| 6:09 am on Feb 19, 2011 (gmt 0)|
Yes - they can and do. On Google right now a search for [site:.co] shows over 80 million results
| 1:46 pm on Feb 19, 2011 (gmt 0)|
But Google doesn't treat them with the same trust and respect as .com, .net or .org IMO, despite reports they have given them TLD status. They seem to be treated more like .info, etc. In my experience it is harder to rank them without acquiring authoritative inbound links.
I think that's worth pointing out after one of my hosting providers convinced me that they were treated as TLDs. Cost me a bit, that did ;-)
| 2:23 pm on Feb 19, 2011 (gmt 0)|
Google treats .co domains as .com, .net and .org - that has been stated many times and confirmed by Google. Here's a link [google.com] to this.
| 7:29 pm on Feb 19, 2011 (gmt 0)|
@Warhammer. I don't dispute that they said that and that's why I invested in a few of them. I just choose not to believe it's quite that cut and dried based on what I've seen so far in my niches. The results I've seen from releasing new sites within the network of sites I manage indicate more of a similarity between .info and .co. Just my own opinion. Pretty sure if I released widgetbank.com alongside widgetbank.co, with no outside influences, the .com would outrank the .co from the start.
| 7:43 pm on Feb 19, 2011 (gmt 0)|
I was able to rank both a .info and a .co on page one for several fairly competitive keywords (30M+ results). I'd say Google treats them the same, at least in the U.S.
| 7:46 pm on Feb 19, 2011 (gmt 0)|
I also think there are differences - but I think they are differences in cultural and societal perception, rather than a difference in direct scoring in Google's code. Still, those cultural differences do exist - and they influence linking, development, marketing and even typing habits. Google search results then mirror those differences.
Some very big enterprises are sticking their toes in the .co water right now. Overstock.co, for example, invested six figures in o.co - but at least for now, their .co domain only 301 redirects and they are merely marketing it as a "shortcut".
| 7:59 pm on Feb 19, 2011 (gmt 0)|
Though .co domains are still new, they can challenge a .com anytime. The only difference between them in Google's eyes is the content and backlinks. Obviously most .co domains, being only 6 months old, still have much less backlinks than old .coms, that's why so far you've seen many .coms outrank equivalent .cos. Anyway, in some cases you can already see the opposite situation, with co in a higher position. For example, search for BMR [google.com]. Another example is the popular singer Charlotte Church [google.com] (in this case .com and .net aren't even present, .org is on second page).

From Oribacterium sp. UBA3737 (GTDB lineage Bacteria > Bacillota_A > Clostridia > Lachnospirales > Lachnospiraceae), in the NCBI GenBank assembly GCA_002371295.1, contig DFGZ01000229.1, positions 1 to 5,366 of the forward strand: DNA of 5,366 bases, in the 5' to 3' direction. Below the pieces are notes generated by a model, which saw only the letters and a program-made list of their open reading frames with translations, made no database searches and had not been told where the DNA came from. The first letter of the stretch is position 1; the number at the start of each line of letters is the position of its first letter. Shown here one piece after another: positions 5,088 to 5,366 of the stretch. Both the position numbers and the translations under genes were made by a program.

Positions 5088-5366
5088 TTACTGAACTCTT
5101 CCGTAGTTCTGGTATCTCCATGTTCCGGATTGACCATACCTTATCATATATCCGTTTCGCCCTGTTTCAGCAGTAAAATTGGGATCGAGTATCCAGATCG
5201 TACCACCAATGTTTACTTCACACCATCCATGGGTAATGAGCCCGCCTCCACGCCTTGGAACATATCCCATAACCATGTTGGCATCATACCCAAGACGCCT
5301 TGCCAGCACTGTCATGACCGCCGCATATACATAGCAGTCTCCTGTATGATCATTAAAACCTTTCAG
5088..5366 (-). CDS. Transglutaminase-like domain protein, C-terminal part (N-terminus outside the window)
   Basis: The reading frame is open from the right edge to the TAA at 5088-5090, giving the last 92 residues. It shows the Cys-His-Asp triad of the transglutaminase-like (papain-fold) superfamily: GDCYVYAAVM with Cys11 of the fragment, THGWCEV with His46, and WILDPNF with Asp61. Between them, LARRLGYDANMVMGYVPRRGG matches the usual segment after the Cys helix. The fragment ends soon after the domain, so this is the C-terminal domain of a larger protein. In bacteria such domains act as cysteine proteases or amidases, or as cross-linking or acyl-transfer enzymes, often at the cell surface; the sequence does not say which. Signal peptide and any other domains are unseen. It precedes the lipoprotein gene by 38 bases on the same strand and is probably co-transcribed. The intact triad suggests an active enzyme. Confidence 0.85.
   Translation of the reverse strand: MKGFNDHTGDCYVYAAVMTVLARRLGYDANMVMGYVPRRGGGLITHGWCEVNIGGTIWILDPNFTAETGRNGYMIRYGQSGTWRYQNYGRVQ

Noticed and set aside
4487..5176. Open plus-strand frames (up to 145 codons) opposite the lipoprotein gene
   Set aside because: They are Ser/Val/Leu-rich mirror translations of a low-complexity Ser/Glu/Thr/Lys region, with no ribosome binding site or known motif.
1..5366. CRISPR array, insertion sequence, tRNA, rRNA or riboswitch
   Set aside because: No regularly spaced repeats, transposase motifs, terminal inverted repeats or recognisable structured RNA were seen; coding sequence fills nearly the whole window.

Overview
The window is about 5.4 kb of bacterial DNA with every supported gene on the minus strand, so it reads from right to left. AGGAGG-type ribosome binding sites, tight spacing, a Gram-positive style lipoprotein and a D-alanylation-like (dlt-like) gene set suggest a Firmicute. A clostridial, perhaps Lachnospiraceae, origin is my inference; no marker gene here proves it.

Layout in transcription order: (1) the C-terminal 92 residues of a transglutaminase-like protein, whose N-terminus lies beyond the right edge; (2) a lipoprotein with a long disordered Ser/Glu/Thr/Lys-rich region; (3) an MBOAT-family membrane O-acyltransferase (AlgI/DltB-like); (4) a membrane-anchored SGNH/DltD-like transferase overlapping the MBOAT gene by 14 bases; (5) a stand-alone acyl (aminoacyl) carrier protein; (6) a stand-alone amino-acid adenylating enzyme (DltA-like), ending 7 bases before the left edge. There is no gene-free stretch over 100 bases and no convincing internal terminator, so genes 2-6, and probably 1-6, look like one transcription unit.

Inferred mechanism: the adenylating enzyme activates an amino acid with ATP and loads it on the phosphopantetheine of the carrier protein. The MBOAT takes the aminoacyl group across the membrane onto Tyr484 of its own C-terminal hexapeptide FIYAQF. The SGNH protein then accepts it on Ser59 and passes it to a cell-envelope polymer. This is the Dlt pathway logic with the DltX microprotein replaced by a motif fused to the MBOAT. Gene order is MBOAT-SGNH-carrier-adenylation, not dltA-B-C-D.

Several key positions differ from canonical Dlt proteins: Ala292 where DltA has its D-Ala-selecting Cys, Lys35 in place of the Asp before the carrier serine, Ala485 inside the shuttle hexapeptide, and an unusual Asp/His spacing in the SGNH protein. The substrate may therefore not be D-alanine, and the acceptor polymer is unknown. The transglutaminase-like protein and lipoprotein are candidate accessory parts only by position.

| 8:14 pm on Feb 19, 2011 (gmt 0)|
Hello warhammer, and welcome to the forums. As a general rule we don't discuss specific search terms here - but in this case your examples are helpful to the discussion so they are certainly OK. I particularly appreciate the Charlotte Church example. You also have a good point about that six month age barrier.
I know I've run into other .co domains ranking even on generic, non-branded search terms, but I can't recall them right now. I should start a list so the next time this question comes up I've got some examples to share.
| 8:34 pm on Feb 19, 2011 (gmt 0)|
Sorry, I didn't mean to go against the rules, but I've heard so many people say .com can't be outranked, so these examples prove it's not true.
|brotherhood of LAN|
| 8:41 pm on Feb 19, 2011 (gmt 0)|
As touched upon already, non .co domains have been around a lot longer than .co equivalents which google may find as more trustworthy (the domains are older), as well as the fact they've had a longer time to grow their backlink profile. Could be easy to assume that .co or any other new TLD doesn't weight the same as .com
| 9:36 pm on Feb 19, 2011 (gmt 0)|
I don't think trust is assigned to any TLD on its own. It's the individual websites and businesses that use them that are scored.
That goes for any TLD. Take .edu for instance. The .edu extension is NOT an automatic trust signal. There are legacy .edu websites purchased before Educause firmed up the ownership requirements. Those domain name owners are grandfathered in, but some of them operate very low trust websites. A certain number of them also try to sell text links, however those links do nothing but deceive the customer.
Even .gov and .int websites are still scored by their specific trust and authority factors in practice, rather than taking the shortcut of assigning brownie points because of the TLD. It's just that .gov and .int sites are tightly run and they do generate strong trust signals.
So it's really up to the site owner. Use a .co domain well and there's no technical obstruction to ranking well.
| 9:39 pm on Feb 19, 2011 (gmt 0)|
@Warhammer. I wasn't suggesting that a .co couldn't outrank a .com. Far from it - anything can outrank anything under the right conditions. I just think it's harder - the reasons as to why that should be are interesting but irrelevant to that conclusion.
@Sgt_Kickaxe. Absolutely agree but the question mark was over .com parity.